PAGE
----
After a couple weeks, she felt off in the right hind/left front again.

    Vet came again and saw the lameness (I'm assuming the same as I and my trainer saw; again I wasn't there and my mother didn't tell me), but after she had been lunged for a total of 25-30 minutes it went away.

    Chiropractor came again and found that her pelvis was shifted to the left again. She was fine again for about two weeks, then the lameness started again.

    Since the lameness started, the chiropractor has come out four times, I believe. It's always the same pattern--mare feels and/or looks off in her hind end (right hind when I watch her; I'm not very good at pinpointing hind end lameness when I'm riding except that I can feel that something isn't right). The chiropractor comes, finds that her pelvis is shifted to the left (and usually a couple vertebrae out of place to compensate for the pelvis). After she gets adjusted, she's okay for about two weeks until it starts again.
    The chiropractor mentioned one of the times that the reason the pelvis was out of place was likely because she'd slipped in some mud (it's been very muddy here lately) and fallen in the pasture.
    However, I and pretty much everyone I've spoken to don't think that she coincidentally slips in the pasture every two weeks; there has to be some underlying cause.

    When she's been sound since the lameness started, I ride her almost exclusively walk/trot (canter maybe down a long side or once around the arena pretty infrequently) for about 15-20 minutes. I often also lunge for a little over 5 minutes before I get on to see what I'll be dealing with lameness-wise that day.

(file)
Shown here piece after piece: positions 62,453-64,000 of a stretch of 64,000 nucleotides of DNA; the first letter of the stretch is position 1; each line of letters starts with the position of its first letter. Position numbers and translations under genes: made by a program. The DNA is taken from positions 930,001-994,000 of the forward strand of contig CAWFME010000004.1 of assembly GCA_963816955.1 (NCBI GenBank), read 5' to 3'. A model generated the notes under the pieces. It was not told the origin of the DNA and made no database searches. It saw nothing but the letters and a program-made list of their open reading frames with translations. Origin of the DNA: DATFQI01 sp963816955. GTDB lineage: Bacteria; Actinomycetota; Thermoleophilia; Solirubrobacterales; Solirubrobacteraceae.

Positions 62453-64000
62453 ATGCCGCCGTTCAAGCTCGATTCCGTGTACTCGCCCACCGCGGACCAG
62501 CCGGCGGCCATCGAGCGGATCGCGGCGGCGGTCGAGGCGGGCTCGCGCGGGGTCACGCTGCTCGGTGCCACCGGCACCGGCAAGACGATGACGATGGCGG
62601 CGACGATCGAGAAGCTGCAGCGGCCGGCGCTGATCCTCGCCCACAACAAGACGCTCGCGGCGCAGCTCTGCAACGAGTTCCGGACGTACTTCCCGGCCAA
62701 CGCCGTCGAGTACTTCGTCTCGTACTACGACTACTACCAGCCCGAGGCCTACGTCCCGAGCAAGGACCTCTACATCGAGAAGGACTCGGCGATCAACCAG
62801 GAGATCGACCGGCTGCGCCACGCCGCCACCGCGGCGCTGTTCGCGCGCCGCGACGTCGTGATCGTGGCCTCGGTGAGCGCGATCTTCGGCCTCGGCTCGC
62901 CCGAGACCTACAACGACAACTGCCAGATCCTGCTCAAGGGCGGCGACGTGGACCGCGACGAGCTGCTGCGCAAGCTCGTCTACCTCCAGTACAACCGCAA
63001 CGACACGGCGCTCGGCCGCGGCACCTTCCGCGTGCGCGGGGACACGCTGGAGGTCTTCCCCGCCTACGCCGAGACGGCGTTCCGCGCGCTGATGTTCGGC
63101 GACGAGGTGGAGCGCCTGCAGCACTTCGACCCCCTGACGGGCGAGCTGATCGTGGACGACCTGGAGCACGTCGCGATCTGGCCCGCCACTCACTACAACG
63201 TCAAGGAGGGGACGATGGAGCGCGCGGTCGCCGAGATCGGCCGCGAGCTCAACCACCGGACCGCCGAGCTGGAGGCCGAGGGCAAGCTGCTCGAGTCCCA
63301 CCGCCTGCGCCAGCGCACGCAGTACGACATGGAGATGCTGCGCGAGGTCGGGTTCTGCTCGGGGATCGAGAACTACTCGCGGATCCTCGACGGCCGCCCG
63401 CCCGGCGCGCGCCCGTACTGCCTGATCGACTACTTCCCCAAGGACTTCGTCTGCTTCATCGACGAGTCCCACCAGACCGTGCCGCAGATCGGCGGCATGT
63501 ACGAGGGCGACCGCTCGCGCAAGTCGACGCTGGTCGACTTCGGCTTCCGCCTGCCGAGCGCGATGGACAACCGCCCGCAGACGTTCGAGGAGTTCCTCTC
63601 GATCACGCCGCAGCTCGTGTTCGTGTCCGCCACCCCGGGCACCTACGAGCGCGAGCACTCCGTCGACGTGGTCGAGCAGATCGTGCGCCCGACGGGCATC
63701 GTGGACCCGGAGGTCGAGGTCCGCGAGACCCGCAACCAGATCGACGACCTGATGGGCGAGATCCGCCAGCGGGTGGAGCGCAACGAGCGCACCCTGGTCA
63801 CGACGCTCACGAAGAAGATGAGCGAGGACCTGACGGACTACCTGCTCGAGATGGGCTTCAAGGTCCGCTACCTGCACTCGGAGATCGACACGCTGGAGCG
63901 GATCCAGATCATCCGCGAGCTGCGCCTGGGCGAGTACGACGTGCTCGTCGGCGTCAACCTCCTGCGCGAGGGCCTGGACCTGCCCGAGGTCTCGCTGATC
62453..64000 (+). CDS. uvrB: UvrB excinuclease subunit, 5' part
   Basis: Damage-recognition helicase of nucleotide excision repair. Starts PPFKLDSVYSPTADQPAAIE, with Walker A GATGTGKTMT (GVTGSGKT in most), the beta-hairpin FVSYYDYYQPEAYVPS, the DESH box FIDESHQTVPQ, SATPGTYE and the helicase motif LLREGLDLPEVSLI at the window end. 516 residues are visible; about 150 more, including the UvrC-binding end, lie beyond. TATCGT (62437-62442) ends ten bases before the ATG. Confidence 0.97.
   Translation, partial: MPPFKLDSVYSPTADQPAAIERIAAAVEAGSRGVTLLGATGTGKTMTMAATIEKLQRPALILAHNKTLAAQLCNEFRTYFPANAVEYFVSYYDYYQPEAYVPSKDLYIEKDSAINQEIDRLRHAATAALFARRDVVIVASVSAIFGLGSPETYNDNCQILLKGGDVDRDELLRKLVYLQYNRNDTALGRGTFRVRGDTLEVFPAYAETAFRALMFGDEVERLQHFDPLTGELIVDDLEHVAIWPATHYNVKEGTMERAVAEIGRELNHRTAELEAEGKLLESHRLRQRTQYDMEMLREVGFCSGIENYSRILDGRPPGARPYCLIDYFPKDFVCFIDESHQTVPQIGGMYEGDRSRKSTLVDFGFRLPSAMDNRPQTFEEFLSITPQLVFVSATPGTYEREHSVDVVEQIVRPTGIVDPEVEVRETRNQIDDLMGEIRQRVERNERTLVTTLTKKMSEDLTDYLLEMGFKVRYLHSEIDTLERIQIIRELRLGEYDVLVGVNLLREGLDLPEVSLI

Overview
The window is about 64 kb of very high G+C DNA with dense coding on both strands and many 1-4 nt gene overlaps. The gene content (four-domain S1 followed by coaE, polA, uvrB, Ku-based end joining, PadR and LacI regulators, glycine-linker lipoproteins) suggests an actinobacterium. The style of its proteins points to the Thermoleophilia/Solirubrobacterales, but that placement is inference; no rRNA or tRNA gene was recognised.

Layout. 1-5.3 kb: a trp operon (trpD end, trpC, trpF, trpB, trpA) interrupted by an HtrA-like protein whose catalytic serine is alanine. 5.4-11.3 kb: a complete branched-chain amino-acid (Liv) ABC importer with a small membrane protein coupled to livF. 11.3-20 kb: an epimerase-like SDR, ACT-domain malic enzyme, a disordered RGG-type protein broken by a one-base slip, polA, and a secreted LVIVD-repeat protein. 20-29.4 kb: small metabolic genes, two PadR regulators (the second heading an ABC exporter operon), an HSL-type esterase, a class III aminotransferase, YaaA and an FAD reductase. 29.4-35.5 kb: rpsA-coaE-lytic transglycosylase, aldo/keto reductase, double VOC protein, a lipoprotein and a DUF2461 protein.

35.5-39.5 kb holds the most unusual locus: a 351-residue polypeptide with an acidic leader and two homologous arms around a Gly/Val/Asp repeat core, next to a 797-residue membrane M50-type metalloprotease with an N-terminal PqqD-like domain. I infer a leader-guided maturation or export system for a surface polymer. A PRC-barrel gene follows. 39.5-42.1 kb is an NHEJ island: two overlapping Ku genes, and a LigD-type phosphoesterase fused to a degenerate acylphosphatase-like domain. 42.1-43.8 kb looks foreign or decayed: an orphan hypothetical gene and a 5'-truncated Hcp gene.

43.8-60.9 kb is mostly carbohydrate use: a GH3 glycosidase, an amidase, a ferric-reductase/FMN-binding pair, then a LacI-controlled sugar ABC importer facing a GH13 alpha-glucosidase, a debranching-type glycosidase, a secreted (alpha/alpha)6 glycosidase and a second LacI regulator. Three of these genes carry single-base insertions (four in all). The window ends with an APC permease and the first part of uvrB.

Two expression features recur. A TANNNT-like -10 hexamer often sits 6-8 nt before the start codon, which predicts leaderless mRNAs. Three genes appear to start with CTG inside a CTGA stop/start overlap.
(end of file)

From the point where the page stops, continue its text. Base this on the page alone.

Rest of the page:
I have a video of her being lunged and ridden on one of her sound days that I can try to upload if it would be helpful.

    Does anyone have any clue what could be causing this?
    Last edited by caughtintheact; Feb. 7, 2013, 10:06 PM.

  • #2
    Do you live an an area with EPM or Lyme?

    I'd look at those first, along with Vit E and Selenium levels.

    If you're not in an area with EPM or Lyme, I'd look at the Vit E and Selenium levels and also have a vet who is very sharp with neurological problems evaluate the horse.

    Good luck.


    • Original Poster

      She's shod on all four and has Equipack gel pads on both front. The vet didn't see anything out of place on the x-rays except poor bone density in her right front coffin.


      • #4
        I am in a similar situation with my horse right now. I truly sympathize.

        Let's hope you have some answers soon.
        A helmet saved my life.

        2017 goal: learn to ride like TheHorseProblem, er, a barn rat!


        • Original Poster

          Thank you, Bristol Bay. I hope you figure out what's going on with your horse soon too.


          • #6
            You don't say where you are, but there are some sports medicine practitioners who are wonderful at getting to the bottom of things like this.

            I would check around, find one even if you need to travel a bit to get there, and get it sorted out. There are soft tissue problems that go from subtle to obvious. It is problems like this where these practitioners excel.
            Some riders change their horse, they change their saddle, they change their teacher; they never change themselves.

            Remember the horse does all the work, we just sit there and look pretty.